God Won’t Give You More Than You Can Handle. Many have made this statement as a way to provide comfort during times of trials. It is a way to say, you can handle this. I think people actually mean that Christ can handle this, but that is not what they say. The statement is part of a verse quoted from 1 Corinthians 10:13, stating that the word translated “temptation” can refer to both trials and temptations. So with this understanding, if you are experiencing trials, you can handle it because God will not give you more than you can handle. This is false theology on so many levels.
Level one, God does not dole out suffering and challenging circumstances. These usually come from sinful human interactions and the that our creation groans under the weight of sin (Romans 8:22-23).
Level two, while it is true that the word for temptation can be translated trials, the context must guide our understanding of the meaning and thus the translation. The context is referring to those who have fallen in the desert, because of their rebellion and sin. Therefore, Paul’s statement is referring to temptations and not trials, in this instance. That all of us face common temptations, is true. God provides a way of escape if our intent is to live faithfully. Trials are a different matter.
Paul’s statement in 2 Corinthians 1:8, is where we need to turn when it comes to trials: “For we do not want you to be unaware, brothers, of the affliction we experienced in Asia. For we were so utterly burdened beyond our strength that we despaired of life itself”. This isn’t very comforting, but it is true.
Often times, all of life is more than we can handle. The point of living in a groaning world is not for us to try really hard to carry our heavy burden, but rather, realize we can’t do it alone and surrender to God instead. That’s what faith is all about. That is where Paul end’s up when he makes the statement, “When I am weak, then I am strong.” Trials are common to all who live. Sometimes they can crush us, or they can drive us to the place of grace and strength. We are strong because it is in our trials where we need and receive strength.
That is why Jesus invites us, “Come to me, all who labor and are heavy laden, and I will give you rest” (Matthew 11:28). A comforting statement would be, “when life presses in, lean into Jesus.” -Dennis
People’s names in scripture are not merely labels to distinguish them from other people, but many times are expressions of their character. For example, Abram received the name Abraham because he was the father of many nations (Genesis 17:5). One of the grandsons of Abraham was known as Jacob, which means, “One who takes over something which belonged to someone else.” In the New Testament, Joseph was nicknamed Barnabas because he was an encourager (Acts 4:36).
Likewise, the names of God reveal much about His character and attributes. Spend time studying the names of God and you will discover that people whose lives are presented in scripture, who were engaged with God, describe Him in a way that speaks directly to their lives. Below are a few examples:
The God of seeing (Genesis 16:13)
Lord of hosts (1 Samuel 1:3)
Most High (Daniel 4:32)
These and many more names for the Father, Son, and Holy Spirit appear throughout scripture. As you seek to grow in your faith and replace the relationship of your past with the relationship of your future, you have to experience the direct interaction that God wants to have with you. That might result in coming up with your own names for God as He connects with you in a unique way and meets you where you are.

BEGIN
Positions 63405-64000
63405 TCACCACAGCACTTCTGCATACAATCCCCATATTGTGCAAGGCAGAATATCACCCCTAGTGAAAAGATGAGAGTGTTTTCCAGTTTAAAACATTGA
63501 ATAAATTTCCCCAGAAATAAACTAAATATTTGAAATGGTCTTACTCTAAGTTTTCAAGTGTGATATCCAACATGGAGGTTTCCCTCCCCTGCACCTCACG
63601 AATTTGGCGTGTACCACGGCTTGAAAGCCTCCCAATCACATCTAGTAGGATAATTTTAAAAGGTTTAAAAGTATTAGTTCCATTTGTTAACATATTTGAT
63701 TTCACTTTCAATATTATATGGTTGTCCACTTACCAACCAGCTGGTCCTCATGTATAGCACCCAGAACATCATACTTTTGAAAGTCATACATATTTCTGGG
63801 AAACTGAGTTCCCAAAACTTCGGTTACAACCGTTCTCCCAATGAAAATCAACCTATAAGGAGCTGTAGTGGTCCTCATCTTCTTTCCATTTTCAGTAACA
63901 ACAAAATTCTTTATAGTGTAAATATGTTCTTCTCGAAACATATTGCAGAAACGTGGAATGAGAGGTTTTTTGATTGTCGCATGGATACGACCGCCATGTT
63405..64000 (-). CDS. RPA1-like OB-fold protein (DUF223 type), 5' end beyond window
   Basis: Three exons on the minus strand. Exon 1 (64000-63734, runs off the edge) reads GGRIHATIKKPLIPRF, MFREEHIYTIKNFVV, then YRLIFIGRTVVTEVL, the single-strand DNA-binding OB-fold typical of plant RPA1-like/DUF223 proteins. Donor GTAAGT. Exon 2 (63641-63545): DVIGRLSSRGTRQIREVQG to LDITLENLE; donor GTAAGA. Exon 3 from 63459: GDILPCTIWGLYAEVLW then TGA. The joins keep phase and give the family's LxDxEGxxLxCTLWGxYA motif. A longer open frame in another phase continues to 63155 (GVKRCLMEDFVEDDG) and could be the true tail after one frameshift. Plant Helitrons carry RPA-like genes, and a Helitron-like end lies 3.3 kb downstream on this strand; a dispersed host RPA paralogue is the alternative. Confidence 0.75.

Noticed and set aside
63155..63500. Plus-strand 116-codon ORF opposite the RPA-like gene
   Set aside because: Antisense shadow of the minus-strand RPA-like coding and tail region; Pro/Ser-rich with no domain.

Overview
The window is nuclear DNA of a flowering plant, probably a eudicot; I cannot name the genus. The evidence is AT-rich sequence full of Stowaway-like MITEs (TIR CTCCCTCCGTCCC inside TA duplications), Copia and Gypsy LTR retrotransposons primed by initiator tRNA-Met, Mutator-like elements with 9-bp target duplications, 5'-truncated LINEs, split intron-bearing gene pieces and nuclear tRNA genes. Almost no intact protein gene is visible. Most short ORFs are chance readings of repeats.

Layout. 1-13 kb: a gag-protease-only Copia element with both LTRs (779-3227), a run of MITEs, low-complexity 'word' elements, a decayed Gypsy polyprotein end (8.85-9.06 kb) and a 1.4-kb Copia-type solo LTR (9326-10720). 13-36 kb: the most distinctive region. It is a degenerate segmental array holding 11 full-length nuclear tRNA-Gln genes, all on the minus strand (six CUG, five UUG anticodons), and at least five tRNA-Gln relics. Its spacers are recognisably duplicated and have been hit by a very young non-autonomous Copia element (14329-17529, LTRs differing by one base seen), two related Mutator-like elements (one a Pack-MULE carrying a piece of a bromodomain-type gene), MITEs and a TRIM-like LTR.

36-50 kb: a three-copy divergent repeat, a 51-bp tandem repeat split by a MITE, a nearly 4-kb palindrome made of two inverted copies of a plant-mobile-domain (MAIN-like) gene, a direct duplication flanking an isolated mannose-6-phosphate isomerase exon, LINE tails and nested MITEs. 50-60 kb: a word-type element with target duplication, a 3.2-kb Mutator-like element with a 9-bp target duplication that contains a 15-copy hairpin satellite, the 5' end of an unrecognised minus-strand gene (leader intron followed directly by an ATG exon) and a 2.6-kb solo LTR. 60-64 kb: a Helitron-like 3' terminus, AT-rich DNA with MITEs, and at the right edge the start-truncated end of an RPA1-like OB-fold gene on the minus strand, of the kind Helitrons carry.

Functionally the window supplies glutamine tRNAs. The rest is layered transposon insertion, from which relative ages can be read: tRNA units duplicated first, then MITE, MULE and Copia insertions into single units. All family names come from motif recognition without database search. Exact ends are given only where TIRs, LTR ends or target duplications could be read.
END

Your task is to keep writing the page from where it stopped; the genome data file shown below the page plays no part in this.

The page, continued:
In Luke 9, when you draw a line from the opening verses to the closing verses, it gives us the pictures of commitment and non-commitment. In the first six verses, we see the picture of commitment. This is defined by disciples who receive the authority given them, accept the tasks of the mission and operate according to the specific requirements of the Master. The disciples were willing to put their comfort aside for the sake of the Kingdom.
Luke 9:1-6 - Summoning the Twelve, He gave them power and authority over all the demons, and power to heal diseases. Then He sent them to proclaim the kingdom of God and to heal the sick. “Take nothing for the road,” He told them, “no walking stick, no traveling bag, no bread, no money; and don’t take an extra shirt. Whatever house you enter, stay there and leave from there. If they do not welcome you, when you leave that town, shake off the dust from your feet as a testimony against them.” So they went out and traveled from village to village, proclaiming the good news and healing everywhere.
In the closing six verses, Luke describes individuals who wanted the benefits of following Christ without the discomfort of giving anything up. They are distracted and fixated on the circumstances of their lives. The individuals described here make excuses for not being committed.
Luke 9:57-62 - As they were traveling on the road someone said to Him, “I will follow You wherever You go!” Jesus told him, “Foxes have dens, and birds of the sky have nests, but the Son of Man has no place to lay His head.” Then He said to another, “Follow Me.” “Lord,” he said, “first let me go bury my father.” But He told him, “Let the dead bury their own dead, but you go and spread the news of the kingdom of God.” Another also said, “I will follow You, Lord, but first let me go and say good-bye to those at my house.” But Jesus said to him, “No one who puts his hand to the plow and looks back is fit for the kingdom of God.”